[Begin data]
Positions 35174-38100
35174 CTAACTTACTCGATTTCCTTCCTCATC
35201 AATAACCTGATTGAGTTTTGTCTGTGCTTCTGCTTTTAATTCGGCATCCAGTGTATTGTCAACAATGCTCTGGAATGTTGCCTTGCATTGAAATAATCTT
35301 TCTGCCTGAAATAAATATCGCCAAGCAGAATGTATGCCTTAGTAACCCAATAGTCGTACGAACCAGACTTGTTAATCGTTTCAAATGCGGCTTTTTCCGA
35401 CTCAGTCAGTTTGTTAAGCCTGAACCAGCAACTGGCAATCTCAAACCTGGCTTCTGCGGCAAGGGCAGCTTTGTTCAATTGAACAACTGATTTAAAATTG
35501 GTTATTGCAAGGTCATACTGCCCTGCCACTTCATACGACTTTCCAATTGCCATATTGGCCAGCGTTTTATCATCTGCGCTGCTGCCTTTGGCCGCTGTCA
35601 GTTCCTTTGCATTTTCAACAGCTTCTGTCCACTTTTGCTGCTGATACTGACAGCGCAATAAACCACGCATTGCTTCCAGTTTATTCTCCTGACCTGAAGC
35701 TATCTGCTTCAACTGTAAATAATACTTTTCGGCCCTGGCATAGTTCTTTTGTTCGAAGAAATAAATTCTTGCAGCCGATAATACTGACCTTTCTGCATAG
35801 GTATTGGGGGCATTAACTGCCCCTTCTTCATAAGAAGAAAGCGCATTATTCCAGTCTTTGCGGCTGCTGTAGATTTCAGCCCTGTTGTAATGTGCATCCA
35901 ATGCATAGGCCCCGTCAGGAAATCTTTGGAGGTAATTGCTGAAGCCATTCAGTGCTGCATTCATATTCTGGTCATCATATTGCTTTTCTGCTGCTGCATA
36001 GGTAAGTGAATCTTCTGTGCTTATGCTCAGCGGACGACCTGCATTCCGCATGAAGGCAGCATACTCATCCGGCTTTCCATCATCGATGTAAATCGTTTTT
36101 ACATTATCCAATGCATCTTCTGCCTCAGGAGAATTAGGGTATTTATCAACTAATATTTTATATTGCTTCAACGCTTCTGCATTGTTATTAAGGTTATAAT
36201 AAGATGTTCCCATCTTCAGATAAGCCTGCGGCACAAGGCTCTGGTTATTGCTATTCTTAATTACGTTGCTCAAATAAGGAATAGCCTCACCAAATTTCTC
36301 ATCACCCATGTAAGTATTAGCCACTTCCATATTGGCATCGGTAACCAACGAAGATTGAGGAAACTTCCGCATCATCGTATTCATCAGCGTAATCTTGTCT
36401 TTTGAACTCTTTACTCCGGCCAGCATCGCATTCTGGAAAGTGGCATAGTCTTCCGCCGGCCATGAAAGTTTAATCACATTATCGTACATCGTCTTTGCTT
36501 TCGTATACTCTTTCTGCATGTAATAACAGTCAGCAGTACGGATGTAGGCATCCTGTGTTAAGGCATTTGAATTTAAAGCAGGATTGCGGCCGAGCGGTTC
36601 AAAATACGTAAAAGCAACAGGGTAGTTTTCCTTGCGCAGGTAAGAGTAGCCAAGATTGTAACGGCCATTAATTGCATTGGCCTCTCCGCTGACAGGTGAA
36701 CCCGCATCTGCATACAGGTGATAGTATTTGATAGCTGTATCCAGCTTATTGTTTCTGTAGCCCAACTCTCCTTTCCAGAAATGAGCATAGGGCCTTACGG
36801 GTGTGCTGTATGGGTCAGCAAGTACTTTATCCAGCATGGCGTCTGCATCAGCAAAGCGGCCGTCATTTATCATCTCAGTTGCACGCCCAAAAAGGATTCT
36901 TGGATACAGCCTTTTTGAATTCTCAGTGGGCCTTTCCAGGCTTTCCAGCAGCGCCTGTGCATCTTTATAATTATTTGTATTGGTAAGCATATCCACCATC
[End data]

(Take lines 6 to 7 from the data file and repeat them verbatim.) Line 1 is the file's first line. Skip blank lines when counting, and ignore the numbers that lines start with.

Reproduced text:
35501 GTTATTGCAAGGTCATACTGCCCTGCCACTTCATACGACTTTCCAATTGCCATATTGGCCAGCGTTTTATCATCTGCGCTGCTGCCTTTGGCCGCTGTCA
35601 GTTCCTTTGCATTTTCAACAGCTTCTGTCCACTTTTGCTGCTGATACTGACAGCGCAATAAACCACGCATTGCTTCCAGTTTATTCTCCTGACCTGAAGC